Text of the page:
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This is the "Books vs Articles vs Websites" page of the "Evaluating Books, Scholarly & Non-Scholarly, Journals, Articles, Websites" guide.
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Evaluating Books, Scholarly & Non-Scholarly, Journals, Articles, Websites   Tags: credible source, evaluating, evaluating resources, evaluating websites, primary sources, radar, research  

Choosing the right sources for your research can be challenging. This guide presents information to help you determine what find of materials you need for your work and how to evaluate each source.
Last Updated: Jun 9, 2017 URL: http://cotr.libguides.com/evaluatingsources Print Guide RSS Updates

Books vs Articles vs Websites Print Page

About Sources

Choosing the right sources for your research can be challenging; however, these formats are more most common:

  • Books
  • Journals and Journal Articles
  • Websites

Advantages & Disadvantages


Advantages: Scholarly books contain authoritative information, and this can include comprehensive accounts of research or scholarship, historical data, overviews, experts' views on themes/topics. Use a book when you require background information and related research on a topic when you want to add depth to a research topic or put your topic in context with other important issues.

Disadvantages: Because it can take years, in some instances, to write and publish books, they are not always the best sources for a current topic.

Journal & Journal Articles

Advantages:  The articles found in many scholarly journals go through a "peer-review" process. In other words, the articles are checked by academics and other experts. The information is, therefore, reliable.  As well as containing scholarly information, journal articles can include reports and reviews of current research and topic-specific information.  Find more information about peer-review at "What is Peer-Reviewed?"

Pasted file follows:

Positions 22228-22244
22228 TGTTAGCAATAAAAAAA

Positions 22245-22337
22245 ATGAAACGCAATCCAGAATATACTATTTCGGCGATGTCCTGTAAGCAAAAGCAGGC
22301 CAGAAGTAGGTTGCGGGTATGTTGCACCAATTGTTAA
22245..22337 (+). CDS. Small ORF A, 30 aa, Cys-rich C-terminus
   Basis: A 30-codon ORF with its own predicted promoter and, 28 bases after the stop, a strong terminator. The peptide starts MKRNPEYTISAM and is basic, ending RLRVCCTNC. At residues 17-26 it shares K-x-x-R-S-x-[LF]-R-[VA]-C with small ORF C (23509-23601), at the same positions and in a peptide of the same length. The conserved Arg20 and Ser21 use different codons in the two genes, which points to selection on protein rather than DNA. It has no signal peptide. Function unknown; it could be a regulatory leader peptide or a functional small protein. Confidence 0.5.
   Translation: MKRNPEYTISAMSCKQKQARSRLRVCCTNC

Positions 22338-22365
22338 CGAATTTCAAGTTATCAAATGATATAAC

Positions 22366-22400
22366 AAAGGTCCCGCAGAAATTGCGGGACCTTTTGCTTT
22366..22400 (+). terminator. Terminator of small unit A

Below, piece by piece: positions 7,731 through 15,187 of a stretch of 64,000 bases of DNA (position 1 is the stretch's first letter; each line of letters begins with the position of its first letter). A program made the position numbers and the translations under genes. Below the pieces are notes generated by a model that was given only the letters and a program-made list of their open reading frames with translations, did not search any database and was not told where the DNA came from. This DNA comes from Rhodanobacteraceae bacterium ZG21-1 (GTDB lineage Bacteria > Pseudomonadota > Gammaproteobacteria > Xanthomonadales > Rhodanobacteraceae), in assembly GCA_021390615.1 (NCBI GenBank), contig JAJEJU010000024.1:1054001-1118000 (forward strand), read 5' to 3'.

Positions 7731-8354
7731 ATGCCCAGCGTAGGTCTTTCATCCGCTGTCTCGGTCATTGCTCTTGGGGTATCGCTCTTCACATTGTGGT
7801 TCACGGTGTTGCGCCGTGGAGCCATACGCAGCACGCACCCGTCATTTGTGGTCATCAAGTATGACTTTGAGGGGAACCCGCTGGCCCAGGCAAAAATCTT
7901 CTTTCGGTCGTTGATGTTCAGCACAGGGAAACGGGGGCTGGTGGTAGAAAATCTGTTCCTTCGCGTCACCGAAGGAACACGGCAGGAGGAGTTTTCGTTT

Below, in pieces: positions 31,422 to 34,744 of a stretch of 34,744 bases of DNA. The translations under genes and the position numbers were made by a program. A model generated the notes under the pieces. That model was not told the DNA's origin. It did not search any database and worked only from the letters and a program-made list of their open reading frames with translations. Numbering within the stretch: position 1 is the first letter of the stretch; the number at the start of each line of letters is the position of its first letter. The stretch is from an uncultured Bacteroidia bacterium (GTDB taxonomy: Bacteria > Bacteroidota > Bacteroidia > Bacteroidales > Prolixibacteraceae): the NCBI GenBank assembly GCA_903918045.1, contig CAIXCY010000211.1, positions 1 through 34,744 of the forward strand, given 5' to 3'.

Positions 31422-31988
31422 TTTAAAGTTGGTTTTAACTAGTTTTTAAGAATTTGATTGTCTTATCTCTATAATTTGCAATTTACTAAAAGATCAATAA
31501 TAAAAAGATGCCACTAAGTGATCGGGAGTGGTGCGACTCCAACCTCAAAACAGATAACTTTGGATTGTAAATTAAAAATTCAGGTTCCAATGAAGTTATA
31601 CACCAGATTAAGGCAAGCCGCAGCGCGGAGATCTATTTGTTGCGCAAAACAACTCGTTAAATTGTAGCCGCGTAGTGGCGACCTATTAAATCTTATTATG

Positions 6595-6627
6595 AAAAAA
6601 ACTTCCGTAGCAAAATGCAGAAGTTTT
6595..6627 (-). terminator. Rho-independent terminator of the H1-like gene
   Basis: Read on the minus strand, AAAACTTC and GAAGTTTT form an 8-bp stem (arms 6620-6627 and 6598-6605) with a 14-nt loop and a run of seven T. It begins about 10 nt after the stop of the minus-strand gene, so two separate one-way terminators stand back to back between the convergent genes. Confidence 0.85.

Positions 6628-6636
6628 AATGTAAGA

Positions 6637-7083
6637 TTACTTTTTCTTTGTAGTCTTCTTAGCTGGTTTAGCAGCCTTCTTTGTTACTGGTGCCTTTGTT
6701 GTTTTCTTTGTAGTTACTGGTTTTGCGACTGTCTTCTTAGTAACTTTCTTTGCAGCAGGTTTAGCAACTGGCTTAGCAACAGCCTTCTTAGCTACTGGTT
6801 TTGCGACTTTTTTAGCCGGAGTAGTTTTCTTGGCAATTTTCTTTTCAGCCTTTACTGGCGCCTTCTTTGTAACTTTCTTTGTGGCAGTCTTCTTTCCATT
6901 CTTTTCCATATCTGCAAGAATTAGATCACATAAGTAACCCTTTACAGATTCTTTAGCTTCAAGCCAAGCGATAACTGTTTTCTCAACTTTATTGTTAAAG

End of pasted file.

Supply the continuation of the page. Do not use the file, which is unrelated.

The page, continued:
Use scholarly journals when you need original research on a topic; articles and essays are written by scholars or subject experts; factual documented information to reinforce a position; or references lists that point you to other relevant research. Scholarly journals take less time to publish than books, but the peer-review process can be lengthy. 

Disadvantages: Scholarly journals include information of academic interest, so they are not the best sources for general interest topics. Because the peer-review process can be time-consuming, they may not include up-to-the-minute news or current event information.


Advantages: Websites provide up-to-the-minute news and information on current events, trends, and controversial topics.  They may also contain government publications such as reports, statistics, legislation and service information; interviews, newspaper articles; research reports; conference/workshop/symposium papers; maps and other types of resources.   

Disadvantages:  Because anyone can publish anything on the web, website information is frequently inaccurate or biased, and sometimes outdated. Only a very limited amount of scholarly information is available on the open web.


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